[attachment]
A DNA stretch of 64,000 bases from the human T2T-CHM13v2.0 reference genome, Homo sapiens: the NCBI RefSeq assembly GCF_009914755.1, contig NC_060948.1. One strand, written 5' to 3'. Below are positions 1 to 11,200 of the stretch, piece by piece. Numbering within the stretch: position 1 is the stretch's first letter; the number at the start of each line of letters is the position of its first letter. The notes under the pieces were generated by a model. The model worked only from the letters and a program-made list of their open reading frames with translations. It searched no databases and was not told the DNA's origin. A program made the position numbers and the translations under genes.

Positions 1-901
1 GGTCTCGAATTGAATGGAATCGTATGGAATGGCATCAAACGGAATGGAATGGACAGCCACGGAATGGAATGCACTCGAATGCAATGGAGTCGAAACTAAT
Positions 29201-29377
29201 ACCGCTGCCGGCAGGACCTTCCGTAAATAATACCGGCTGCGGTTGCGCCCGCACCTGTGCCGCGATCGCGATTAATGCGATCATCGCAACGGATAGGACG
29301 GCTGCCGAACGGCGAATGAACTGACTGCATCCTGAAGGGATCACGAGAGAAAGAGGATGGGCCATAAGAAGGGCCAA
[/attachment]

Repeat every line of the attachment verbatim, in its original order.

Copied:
A DNA stretch of 64,000 bases from the human T2T-CHM13v2.0 reference genome, Homo sapiens: the NCBI RefSeq assembly GCF_009914755.1, contig NC_060948.1. One strand, written 5' to 3'. Below are positions 1 to 11,200 of the stretch, piece by piece. Numbering within the stretch: position 1 is the stretch's first letter; the number at the start of each line of letters is the position of its first letter. The notes under the pieces were generated by a model. The model worked only from the letters and a program-made list of their open reading frames with translations. It searched no databases and was not told the DNA's origin. A program made the position numbers and the translations under genes.

Positions 1-901
1 GGTCTCGAATTGAATGGAATCGTATGGAATGGCATCAAACGGAATGGAATGGACAGCCACGGAATGGAATGCACTCGAATGCAATGGAGTCGAAACTAAT
Positions 29201-29377
29201 ACCGCTGCCGGCAGGACCTTCCGTAAATAATACCGGCTGCGGTTGCGCCCGCACCTGTGCCGCGATCGCGATTAATGCGATCATCGCAACGGATAGGACG
29301 GCTGCCGAACGGCGAATGAACTGACTGCATCCTGAAGGGATCACGAGAGAAAGAGGATGGGCCATAAGAAGGGCCAA